Beyond regulations, researchers at the Institut Supérieur de Technique de pêche et d’aquaculture de Kyavinyonge (ISTAPT/Kyavinyonge) are calling for innovative fishing techniques. For, according to aquaculture engineer Fabrice Muyisa, even if fish species adapted to living on the surface seem to be diminishing, Lake Edouard is still teeming with important species in its depths, which can only be caught using industrial fishing boats, not simple nets. He remains convinced, therefore, that the lake still holds great potential for feeding the eastern Congo region. 

But while waiting for resources, this higher school of aquaculture, set up by the Congolese government three years ago in the fishing enclave of Kyavinyonge, plans to develop bio-culture for the production of fry that can repopulate Lake Edouard with species in short supply.

We plan to develop the biotechnology system in aquaculture by setting up an artificial fish reproduction system. This will make the seed, the fry, available to fish farmers. Once we have them in large quantities, we’ll be able to propose a strategy for repopulating natural aquatic ecosystems“, explains aquaculture engineer Fabrice Muyisa, Academic Secretary General of ISTAPT.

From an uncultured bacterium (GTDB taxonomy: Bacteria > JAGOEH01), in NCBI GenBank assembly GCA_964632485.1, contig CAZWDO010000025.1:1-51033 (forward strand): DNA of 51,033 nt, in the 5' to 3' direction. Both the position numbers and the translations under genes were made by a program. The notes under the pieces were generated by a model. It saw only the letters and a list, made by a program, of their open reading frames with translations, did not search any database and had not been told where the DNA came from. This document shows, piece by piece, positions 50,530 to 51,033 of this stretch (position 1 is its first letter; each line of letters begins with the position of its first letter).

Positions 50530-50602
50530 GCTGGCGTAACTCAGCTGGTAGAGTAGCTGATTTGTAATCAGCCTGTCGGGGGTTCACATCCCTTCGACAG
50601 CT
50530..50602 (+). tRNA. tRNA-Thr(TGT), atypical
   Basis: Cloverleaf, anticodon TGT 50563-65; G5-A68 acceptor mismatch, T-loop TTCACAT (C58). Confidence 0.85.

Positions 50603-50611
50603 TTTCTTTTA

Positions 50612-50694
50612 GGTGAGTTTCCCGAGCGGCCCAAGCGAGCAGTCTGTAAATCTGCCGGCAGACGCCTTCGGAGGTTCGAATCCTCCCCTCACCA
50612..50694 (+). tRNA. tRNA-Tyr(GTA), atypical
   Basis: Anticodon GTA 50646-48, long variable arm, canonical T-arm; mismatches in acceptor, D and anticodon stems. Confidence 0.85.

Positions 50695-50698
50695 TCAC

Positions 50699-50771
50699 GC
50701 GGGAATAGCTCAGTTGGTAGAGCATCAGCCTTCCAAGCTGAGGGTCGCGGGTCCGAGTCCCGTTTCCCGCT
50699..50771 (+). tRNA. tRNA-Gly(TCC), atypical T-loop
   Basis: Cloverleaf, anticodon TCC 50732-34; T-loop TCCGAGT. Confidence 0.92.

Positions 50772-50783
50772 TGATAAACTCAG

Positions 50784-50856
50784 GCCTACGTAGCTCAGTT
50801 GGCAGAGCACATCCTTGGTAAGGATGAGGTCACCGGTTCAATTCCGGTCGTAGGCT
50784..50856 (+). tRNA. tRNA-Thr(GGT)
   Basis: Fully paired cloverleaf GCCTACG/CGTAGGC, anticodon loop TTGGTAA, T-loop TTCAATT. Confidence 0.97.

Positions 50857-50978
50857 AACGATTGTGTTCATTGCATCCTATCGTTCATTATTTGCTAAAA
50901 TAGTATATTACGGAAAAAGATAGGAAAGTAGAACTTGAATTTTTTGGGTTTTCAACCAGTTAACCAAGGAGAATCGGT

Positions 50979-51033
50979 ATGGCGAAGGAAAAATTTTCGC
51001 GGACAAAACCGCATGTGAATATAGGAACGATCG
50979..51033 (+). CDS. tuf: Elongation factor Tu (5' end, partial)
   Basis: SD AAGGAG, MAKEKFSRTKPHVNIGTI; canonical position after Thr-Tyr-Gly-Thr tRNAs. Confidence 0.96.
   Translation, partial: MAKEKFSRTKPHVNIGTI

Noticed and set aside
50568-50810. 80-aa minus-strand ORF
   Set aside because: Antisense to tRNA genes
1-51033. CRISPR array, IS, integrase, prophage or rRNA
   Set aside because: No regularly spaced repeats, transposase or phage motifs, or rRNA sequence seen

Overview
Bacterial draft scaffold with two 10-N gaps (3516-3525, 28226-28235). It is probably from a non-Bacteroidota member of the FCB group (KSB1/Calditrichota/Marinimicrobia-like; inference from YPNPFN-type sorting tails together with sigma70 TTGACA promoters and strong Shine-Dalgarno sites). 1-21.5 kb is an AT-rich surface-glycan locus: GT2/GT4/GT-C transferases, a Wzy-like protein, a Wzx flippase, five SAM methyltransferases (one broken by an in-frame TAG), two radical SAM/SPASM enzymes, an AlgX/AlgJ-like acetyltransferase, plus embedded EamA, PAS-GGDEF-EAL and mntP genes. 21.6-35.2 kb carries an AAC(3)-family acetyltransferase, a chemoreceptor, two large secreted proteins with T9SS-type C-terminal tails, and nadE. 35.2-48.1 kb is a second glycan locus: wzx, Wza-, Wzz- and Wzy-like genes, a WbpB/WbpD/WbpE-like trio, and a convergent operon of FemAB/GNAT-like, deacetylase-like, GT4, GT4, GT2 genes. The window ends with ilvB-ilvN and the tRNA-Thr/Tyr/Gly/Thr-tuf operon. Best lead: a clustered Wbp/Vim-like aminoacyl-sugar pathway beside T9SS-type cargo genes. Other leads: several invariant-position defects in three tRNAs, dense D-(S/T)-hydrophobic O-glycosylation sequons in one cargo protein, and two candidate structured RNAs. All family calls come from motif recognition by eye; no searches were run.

Photo 10: On the left, journalist Hervé Mukulu, and on the right, aquaculture engineer Fabrice Muyisa, Academic General Secretary of ISTAPT/Kyavinyonge. 

Finally, in this era of climatic urgency, environmental education is necessary to guarantee the protection of the ecological corridor that runs alongside the rivers that end up in the lake, providing the necessary nourishment for fish stocks.

We’re constantly training our fishermen in environmentally-friendly practices. We have to protect the ecological corridor. The trees and grasses that are on the edge of the lake. All fishermen know that destroying this is a cause of fish scarcity, because it’s where the fish get their food“, adds environmentalist trade unionist Joël Vyalengekanya.

Muhindo Vyalengekanya Joël, president of the Syndicat des armateurs, pêcheurs individuels et environnementalistes de Kyavinyonge (SAPIEKYA) in conversation with Claude Sengenya. Photo credit: Hervé Mukulu.

This survey was carried out by Claude Sengenya of ACTUALITE.CD and Hervé Mukulu of La Voix de l’UCG with the support of the Réseau des journalistes scientifiques d’Afrique francophone (RJAF) as part of the World Conference of French-speaking Science Journalists survey grant.